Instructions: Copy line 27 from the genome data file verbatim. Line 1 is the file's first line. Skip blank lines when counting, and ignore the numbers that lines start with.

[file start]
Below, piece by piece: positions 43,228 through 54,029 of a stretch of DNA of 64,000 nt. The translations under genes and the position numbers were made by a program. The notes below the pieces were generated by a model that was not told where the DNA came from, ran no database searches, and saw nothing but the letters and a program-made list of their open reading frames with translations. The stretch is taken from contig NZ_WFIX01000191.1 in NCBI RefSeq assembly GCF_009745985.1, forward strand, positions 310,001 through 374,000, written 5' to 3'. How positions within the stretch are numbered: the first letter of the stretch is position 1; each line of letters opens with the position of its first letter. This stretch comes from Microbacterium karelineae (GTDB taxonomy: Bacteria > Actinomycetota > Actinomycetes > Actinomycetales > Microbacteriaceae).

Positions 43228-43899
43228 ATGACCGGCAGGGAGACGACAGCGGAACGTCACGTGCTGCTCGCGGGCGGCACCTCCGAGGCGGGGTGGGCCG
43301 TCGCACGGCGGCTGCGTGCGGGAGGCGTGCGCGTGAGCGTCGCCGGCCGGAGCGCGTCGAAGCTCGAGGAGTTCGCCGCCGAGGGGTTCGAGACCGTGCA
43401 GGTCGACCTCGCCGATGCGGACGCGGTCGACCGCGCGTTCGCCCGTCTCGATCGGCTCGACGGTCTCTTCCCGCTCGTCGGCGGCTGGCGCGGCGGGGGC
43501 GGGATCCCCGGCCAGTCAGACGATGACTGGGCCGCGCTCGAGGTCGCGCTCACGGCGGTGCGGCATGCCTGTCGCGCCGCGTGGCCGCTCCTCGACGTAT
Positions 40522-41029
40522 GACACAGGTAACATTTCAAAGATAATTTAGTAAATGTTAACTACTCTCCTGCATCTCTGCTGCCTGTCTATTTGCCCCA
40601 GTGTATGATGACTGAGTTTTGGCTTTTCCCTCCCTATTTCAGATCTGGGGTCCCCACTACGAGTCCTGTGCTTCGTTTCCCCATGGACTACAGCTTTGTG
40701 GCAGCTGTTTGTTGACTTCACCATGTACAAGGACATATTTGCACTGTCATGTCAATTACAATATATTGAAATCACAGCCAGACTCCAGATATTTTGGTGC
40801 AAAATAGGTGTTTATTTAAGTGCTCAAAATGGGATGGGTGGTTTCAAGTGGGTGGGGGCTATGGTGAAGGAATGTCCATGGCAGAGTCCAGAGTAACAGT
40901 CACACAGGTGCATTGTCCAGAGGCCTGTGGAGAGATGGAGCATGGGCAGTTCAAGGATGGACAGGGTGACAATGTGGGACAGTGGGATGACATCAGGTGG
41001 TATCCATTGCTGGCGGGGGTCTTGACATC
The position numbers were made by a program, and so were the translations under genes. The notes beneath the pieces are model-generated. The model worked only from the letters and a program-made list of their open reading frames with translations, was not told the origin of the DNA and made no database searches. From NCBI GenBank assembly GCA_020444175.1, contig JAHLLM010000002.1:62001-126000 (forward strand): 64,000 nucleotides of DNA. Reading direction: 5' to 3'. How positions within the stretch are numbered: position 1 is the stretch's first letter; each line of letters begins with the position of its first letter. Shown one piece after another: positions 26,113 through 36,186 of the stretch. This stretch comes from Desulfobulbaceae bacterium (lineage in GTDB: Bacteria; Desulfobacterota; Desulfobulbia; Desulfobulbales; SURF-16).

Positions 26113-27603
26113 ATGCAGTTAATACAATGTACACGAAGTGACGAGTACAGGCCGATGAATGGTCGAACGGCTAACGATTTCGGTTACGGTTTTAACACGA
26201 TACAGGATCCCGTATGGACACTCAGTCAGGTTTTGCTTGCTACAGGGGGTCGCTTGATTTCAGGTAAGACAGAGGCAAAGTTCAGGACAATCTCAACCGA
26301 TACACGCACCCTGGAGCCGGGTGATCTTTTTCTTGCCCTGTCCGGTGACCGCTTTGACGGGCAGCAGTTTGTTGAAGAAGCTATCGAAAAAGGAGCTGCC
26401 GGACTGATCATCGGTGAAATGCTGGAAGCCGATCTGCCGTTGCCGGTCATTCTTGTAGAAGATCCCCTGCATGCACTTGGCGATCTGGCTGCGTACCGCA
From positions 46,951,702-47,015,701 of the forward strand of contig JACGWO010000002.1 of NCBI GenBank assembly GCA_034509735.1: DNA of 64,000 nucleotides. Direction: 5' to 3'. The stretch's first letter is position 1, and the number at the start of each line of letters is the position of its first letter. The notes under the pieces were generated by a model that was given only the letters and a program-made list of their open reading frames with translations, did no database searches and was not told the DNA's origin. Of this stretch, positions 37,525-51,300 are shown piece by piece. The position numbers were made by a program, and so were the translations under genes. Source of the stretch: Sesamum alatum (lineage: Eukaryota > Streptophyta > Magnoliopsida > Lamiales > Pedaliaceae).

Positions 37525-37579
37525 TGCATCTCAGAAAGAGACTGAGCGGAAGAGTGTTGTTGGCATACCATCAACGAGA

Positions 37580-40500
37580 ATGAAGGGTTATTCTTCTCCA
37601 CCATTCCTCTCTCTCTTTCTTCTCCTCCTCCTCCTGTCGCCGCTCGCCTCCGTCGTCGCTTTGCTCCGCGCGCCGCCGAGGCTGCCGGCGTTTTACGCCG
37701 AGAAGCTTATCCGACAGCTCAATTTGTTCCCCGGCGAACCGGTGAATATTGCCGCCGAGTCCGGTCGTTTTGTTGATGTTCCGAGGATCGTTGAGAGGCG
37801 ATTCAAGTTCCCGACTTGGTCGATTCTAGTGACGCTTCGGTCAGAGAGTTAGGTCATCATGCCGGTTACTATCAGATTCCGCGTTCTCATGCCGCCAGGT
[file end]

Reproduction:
37801 ATTCAAGTTCCCGACTTGGTCGATTCTAGTGACGCTTCGGTCAGAGAGTTAGGTCATCATGCCGGTTACTATCAGATTCCGCGTTCTCATGCCGCCAGGT